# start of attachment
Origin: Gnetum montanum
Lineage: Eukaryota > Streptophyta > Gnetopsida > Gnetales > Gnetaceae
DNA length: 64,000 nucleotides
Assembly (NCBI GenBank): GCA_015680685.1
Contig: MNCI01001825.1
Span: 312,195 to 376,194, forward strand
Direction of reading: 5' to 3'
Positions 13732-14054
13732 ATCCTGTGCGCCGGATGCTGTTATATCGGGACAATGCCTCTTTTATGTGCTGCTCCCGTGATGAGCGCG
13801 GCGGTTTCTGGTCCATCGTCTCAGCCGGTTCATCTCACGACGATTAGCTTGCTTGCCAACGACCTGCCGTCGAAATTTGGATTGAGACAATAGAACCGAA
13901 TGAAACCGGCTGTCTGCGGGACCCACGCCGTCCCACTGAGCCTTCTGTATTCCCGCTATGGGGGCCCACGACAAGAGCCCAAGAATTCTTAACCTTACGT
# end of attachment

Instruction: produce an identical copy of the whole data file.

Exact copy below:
Origin: Gnetum montanum
Lineage: Eukaryota > Streptophyta > Gnetopsida > Gnetales > Gnetaceae
DNA length: 64,000 nucleotides
Assembly (NCBI GenBank): GCA_015680685.1
Contig: MNCI01001825.1
Span: 312,195 to 376,194, forward strand
Direction of reading: 5' to 3'
Positions 13732-14054
13732 ATCCTGTGCGCCGGATGCTGTTATATCGGGACAATGCCTCTTTTATGTGCTGCTCCCGTGATGAGCGCG
13801 GCGGTTTCTGGTCCATCGTCTCAGCCGGTTCATCTCACGACGATTAGCTTGCTTGCCAACGACCTGCCGTCGAAATTTGGATTGAGACAATAGAACCGAA
13901 TGAAACCGGCTGTCTGCGGGACCCACGCCGTCCCACTGAGCCTTCTGTATTCCCGCTATGGGGGCCCACGACAAGAGCCCAAGAATTCTTAACCTTACGT